Apple Watch's heart rate sensor is built on stolen tech -- that's what a lawsuit filed against the company is claiming, at least. A Michigan-based health startup called Omni MedSci is accusing Cupertino of using technology on the Watch that infringes on four of its patents, all of which reference the use of a light source on a wearable device to take blood measurements. In his lawsuit, Omni founder Dr. Mohammed N. Islam said he met with Apple's medical technology specialist, hardware designer and even VP of product marketing Greg Joswiak several times from 2014 to 2016 to discuss what were then merely patent applications.
Islam claimed he showed those patents to Apple's employees, but apparently, Cupertino suddenly broke off contact and ceased any partnership discussion they might have had in 2016. The patents involved in the suit were eventually approved in 2017 and earlier this year; the one approved in February even covered the use of light sources to monitor glucose. Sound familiar? That might be because CNBC reported last year that Apple has a team working on developing a Watch sensor that can keep track of blood sugar levels.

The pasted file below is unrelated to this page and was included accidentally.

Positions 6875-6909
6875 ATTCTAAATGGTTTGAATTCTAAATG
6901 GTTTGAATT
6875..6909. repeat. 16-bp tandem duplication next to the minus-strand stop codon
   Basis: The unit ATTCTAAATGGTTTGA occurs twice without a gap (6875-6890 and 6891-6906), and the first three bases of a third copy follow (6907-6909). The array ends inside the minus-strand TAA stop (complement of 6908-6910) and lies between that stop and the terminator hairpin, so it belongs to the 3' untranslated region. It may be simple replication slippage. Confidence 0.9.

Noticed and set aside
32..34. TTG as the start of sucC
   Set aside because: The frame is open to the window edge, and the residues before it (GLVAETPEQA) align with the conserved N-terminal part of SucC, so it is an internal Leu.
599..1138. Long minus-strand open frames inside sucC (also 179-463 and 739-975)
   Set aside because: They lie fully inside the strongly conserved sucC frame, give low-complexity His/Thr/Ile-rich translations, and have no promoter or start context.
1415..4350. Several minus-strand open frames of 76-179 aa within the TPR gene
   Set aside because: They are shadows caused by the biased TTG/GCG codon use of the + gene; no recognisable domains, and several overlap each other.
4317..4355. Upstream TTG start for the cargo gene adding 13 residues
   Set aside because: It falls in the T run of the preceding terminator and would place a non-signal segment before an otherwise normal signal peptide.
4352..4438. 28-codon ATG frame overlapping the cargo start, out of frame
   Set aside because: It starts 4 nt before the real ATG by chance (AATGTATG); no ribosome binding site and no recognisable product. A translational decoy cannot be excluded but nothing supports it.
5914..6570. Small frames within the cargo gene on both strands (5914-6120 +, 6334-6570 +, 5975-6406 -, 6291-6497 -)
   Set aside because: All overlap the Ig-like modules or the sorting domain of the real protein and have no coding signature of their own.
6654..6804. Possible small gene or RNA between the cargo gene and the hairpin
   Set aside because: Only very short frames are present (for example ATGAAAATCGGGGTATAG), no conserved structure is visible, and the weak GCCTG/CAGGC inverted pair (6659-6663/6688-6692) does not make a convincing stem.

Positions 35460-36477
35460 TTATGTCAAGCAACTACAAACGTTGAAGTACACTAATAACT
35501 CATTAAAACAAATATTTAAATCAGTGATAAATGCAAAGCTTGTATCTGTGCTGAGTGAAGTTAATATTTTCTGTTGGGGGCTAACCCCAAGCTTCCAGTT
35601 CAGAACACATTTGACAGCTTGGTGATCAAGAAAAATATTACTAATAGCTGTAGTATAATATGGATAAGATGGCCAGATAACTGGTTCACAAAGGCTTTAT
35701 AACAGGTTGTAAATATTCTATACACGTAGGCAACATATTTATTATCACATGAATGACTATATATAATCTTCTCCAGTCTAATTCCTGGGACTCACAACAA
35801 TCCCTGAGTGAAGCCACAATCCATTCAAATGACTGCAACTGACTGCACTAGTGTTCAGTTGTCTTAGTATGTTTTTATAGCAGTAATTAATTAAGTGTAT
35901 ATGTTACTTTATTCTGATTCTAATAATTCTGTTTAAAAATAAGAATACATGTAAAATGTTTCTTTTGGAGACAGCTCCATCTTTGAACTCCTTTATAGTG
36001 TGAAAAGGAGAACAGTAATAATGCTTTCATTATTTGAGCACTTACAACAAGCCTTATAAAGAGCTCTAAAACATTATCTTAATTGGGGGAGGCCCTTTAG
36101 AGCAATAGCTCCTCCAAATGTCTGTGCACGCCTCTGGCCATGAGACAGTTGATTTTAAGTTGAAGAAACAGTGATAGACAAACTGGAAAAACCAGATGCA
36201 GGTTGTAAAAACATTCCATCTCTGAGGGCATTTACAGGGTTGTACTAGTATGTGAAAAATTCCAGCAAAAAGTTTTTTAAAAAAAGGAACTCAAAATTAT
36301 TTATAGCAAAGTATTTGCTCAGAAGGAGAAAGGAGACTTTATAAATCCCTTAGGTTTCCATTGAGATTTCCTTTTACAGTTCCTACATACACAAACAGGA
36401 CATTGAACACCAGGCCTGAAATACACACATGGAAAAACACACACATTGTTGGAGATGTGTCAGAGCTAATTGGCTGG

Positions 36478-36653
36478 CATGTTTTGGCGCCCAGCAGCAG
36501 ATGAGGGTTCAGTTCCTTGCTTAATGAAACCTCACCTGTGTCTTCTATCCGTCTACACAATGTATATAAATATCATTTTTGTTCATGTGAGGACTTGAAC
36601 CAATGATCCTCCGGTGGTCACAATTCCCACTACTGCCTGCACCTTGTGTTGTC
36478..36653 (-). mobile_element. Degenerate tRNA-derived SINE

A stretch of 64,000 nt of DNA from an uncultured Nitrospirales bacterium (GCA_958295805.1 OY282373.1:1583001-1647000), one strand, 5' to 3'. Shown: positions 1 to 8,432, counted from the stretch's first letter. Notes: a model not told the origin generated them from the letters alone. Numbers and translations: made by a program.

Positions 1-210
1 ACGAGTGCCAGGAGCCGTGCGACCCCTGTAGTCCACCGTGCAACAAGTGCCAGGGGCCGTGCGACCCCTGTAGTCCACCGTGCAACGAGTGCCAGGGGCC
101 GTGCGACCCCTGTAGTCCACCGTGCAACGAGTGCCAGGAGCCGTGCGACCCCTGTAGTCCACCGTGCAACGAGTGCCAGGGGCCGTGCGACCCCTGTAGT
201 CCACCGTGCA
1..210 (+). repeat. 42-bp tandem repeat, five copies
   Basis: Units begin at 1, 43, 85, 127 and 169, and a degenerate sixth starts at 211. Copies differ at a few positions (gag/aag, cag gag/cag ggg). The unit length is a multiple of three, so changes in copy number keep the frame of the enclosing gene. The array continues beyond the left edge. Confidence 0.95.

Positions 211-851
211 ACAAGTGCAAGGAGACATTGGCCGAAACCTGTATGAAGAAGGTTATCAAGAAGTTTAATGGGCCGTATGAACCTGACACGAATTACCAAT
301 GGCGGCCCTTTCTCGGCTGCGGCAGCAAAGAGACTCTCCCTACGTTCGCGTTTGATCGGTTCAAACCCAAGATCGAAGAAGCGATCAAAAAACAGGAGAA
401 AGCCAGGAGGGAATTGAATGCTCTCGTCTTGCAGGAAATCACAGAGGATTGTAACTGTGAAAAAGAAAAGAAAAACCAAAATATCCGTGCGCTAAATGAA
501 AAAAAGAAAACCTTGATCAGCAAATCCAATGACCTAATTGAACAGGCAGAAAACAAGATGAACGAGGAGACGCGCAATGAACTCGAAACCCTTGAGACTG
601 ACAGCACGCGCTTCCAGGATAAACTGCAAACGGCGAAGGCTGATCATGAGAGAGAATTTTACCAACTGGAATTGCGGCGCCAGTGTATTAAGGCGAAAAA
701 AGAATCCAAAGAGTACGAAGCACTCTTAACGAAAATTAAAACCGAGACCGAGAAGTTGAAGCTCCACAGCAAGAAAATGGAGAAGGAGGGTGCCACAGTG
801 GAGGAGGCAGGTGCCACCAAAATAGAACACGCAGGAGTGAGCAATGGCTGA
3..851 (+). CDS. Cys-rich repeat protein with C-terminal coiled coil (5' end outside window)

It's worth noting that in his lawsuit, Islam -- who also previously sued Huawei, Nokia and Engadget parent company Verizon for patent infringement -- said he first met with Apple in June 2014. Cupertino's wearable device had a heart rate sensor from the start, and it probably started developing the tech years before the wearable's launch. June 2014 was only three months before the Watch's debut.
Another murky aspect of the tale is that, according to AppleInsider, the plaintiff revised his patent-pending apps to include more extensive mentions of "wearable devices" and "LED light sources" two weeks after that initial meeting. Apple hasn't issued a statement yet, so we unfortunately still don't know the tech titan's side of the story. As for Islam, he's now seeking damages and an injunction against sales of the Apple Watch.